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Posted on Wed, Dec 14, 2011 : 1:06 p.m.

Part of Ann Arbor area wedding hall must be demolished, township orders

By Nathan Bomey

(See previous story: Wedding plans disrupted after code violations yield 'potential for catastrophe' in Barnstormer's banquet hall)

Green Oak Township plans to demolish parts of a wedding hall that were built without permits or were deemed to be dangerous, unless the owner secures enough financing to perform the job himself, according to a report by the Livingston Daily Press & Argus.

Barnstormer Entertainment Complex won a 60-day extension to find financing after the owner, Rob Cortis, said Italian restaurant chain Andiamo had expressed interest in opening a location on the building's first floor, the Press & Argus reported.


Inspectors said this spring that the Barnstormer Entertainment Complex in Green Oak Township should not be allowed to reopen its banquet rooms until "dangerous" conditions are fixed.

Nathan Bomey |

The news comes after the popular wedding venue in Whitmore Lake came under scrutiny in the spring when the township reduced Barnstormer's capacity.

Weeks later, several couples told that they had not been informed of the capacity reduction until shortly before their ceremonies were scheduled to occur. Others said they could not secure refunds after Barnstormer failed to meet its obligations.

Inspectors hired by the township delivered a 74-page report detailing numerous code violations and accusing Barnstormer of repeatedly flouting permitting requirements and various state regulations.

The banquet facilities at the 25,000-square-foot building on Nine Mile Road are dangerous and cannot be occupied until extensive renovations are completed, the inspectors said.

The closure of Barnstormer’s banquet hall reduced the business’ indoor capacity from 2,000 to 180. The wedding destination was holding 12 wedding-related events a month at the time.

Contact's Nathan Bomey at (734) 623-2587 or You can also follow him on Twitter or subscribe to's newsletters.



Thu, Dec 15, 2011 : 2 p.m.

I personally have worked with Mr. Cortis and if he takes care of this building as he handles his business matters then I am not surprised it needs to be demolished. The safety of his patrons should be his first priority. I also wouldn't be surprised if the township ends up footing the bill for the demolition given the fact that he couldn't pay me by check or cash, but rather a Tradefirst card that could only be used to eat out at restaurants, not to pay my bills. Bottom line: Cortis isn't a very professional businessman in my experience and I don't expect that this will be handled in professional manner. I would bet that in the end he will just close Barnstormers and let it become and even worse eyesore than it is now.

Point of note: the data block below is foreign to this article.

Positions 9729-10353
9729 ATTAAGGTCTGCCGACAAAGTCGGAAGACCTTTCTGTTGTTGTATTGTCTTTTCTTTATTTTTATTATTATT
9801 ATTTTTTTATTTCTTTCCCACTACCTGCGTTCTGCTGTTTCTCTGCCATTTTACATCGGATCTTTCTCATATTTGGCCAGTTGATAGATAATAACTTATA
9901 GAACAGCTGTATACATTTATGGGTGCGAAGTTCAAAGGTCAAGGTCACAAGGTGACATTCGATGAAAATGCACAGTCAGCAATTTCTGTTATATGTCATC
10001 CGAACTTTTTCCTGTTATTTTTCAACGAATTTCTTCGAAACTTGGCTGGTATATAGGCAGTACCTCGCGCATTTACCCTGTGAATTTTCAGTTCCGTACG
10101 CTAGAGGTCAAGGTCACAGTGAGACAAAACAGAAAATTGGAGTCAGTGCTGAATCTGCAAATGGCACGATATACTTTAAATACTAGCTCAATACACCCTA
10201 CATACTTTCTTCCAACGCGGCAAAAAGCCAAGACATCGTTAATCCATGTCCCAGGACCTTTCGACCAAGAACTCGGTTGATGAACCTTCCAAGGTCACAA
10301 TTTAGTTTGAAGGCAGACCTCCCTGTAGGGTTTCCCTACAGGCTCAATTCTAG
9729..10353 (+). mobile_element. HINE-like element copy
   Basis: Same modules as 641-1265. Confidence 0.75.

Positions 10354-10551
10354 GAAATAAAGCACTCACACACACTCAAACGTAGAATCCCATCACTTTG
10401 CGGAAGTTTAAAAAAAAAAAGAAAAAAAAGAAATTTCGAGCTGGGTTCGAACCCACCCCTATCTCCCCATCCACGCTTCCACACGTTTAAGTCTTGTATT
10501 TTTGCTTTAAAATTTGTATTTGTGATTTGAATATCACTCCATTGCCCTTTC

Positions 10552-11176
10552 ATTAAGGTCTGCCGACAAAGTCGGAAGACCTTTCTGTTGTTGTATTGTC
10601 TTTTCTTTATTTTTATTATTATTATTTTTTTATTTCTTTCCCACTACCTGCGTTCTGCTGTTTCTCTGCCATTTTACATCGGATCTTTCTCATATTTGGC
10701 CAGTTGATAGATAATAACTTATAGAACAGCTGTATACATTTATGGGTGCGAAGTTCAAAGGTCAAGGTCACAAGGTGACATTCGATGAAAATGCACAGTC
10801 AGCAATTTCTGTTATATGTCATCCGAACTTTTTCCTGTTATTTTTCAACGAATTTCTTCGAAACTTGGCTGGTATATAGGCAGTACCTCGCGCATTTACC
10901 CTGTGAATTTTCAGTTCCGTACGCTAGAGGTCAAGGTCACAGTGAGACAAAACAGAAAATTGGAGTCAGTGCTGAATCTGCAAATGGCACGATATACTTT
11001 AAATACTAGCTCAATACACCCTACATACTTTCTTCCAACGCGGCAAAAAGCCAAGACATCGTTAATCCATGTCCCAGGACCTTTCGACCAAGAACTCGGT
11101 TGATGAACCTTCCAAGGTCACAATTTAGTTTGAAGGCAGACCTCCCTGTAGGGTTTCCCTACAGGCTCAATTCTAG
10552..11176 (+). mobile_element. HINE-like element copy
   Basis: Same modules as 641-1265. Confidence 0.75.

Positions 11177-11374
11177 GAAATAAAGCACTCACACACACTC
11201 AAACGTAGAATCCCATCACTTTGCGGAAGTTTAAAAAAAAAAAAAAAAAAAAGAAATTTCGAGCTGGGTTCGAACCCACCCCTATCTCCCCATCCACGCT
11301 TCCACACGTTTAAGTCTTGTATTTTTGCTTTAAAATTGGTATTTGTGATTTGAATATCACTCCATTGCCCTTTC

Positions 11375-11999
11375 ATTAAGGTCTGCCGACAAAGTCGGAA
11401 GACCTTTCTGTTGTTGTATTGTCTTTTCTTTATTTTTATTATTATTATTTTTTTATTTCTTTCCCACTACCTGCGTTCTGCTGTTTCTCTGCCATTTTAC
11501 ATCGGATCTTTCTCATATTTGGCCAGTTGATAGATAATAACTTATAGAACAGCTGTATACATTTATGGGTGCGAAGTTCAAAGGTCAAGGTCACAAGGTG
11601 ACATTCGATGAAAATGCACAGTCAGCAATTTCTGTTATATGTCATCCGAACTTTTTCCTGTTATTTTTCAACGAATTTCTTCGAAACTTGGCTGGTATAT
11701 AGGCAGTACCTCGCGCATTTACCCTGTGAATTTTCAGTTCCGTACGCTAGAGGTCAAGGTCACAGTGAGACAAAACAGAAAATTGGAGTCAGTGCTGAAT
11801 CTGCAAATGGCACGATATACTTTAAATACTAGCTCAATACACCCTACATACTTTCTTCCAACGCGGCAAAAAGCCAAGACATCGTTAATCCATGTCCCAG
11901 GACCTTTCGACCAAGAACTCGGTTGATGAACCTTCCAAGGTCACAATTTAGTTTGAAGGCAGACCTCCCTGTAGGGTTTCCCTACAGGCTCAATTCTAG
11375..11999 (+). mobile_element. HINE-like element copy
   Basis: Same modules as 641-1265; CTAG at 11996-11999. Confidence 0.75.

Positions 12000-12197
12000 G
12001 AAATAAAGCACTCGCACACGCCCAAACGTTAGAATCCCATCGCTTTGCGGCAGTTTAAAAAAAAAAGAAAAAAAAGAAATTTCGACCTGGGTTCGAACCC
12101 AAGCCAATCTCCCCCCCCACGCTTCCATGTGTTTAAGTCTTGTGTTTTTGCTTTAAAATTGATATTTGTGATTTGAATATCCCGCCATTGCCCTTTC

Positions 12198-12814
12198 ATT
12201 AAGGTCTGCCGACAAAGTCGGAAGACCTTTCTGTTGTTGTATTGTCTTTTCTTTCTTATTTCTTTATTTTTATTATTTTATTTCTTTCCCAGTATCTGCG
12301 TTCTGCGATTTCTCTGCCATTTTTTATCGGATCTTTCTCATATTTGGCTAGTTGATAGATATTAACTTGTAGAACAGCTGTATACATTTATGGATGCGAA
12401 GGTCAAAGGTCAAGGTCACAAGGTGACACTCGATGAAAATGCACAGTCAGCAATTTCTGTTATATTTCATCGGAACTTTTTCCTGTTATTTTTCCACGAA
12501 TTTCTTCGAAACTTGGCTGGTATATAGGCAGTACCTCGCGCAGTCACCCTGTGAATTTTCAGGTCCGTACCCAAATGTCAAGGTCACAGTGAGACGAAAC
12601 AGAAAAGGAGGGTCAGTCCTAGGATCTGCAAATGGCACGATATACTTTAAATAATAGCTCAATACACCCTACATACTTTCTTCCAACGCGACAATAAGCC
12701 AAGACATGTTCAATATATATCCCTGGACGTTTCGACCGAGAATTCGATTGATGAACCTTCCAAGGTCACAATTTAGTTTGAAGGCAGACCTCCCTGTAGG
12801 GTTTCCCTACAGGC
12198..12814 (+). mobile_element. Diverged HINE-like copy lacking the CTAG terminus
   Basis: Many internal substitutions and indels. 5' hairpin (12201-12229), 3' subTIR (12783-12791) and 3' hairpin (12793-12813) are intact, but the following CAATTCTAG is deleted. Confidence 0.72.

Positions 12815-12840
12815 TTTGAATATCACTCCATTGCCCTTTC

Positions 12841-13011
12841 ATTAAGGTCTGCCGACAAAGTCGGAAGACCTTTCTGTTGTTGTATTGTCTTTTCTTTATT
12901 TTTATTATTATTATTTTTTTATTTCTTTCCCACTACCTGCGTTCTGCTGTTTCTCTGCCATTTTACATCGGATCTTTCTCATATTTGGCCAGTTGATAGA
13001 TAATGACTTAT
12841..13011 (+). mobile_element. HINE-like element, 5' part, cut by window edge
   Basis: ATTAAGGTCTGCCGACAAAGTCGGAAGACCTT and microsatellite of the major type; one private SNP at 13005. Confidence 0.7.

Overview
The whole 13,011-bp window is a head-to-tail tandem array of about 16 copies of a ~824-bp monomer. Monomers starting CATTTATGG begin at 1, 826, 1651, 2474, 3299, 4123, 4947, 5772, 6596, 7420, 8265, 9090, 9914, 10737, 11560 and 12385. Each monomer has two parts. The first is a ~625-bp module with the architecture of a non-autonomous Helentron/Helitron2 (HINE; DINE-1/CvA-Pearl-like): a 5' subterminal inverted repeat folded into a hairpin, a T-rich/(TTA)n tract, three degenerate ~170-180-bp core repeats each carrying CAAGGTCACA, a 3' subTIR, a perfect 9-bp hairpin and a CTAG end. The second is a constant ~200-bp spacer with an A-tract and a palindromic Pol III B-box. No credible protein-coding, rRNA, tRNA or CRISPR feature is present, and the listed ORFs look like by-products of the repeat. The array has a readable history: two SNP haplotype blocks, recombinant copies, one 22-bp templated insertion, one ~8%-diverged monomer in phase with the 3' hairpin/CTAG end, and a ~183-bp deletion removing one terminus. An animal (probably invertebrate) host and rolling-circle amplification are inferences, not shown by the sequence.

Lets Get Real

Thu, Dec 15, 2011 : 3:22 a.m.

The truth is the township had a change in heart and in leadership. Give some people a little power and it leads them to believe they can play big government God. Formerly approved and grandfathered agreements reversed, this small business owner is now in danger of collapsing under the weight of regulation. Demolition? Really? Are there no repairs or renovation that can solve the problem? Seems a bit rash that a structure that has stood for so many years and operated without threat to life or limb is suddenly an unacceptable risk. Is nothing negotiable? i.e., is a tent a structure? If I erect one in my back yard for an event, will it meet all of the code criteria? Does it seem strange to anyone else that the current stairways have successfully and safely handled the occupancy in the past? And who rates the occupancy at 2000 anyway? The township? Now it is suddenly changed to 1/10 of the previous amount? With small businesses struggling, & unemployment near 10%, does it seem odd to be closing viable businesses: (1.) where people find a product or service they need, want and can afford to buy, (2.) where an employer creates jobs in the local economy & pays taxes to the local, state, & federal coffers, (3) where goods & services are purchased by the business from other local vendors, & (4) where money earned in wages is put back into the community through the personal purchases goods and services by the employees who earn that money? Which is better? To collaborate, for the greater good, or to win this battle and lose the war? I, for one, hope Andiamo does step in. Perhpas then the wannabe big deal leaders in the little tiny township will learn what it is like to be the little fish in the big sea. A business like Andiamo has certainly seen small time operations like this in the past, and certainly knows how to make a case the township can accept. Good Luck Mr. Cortis.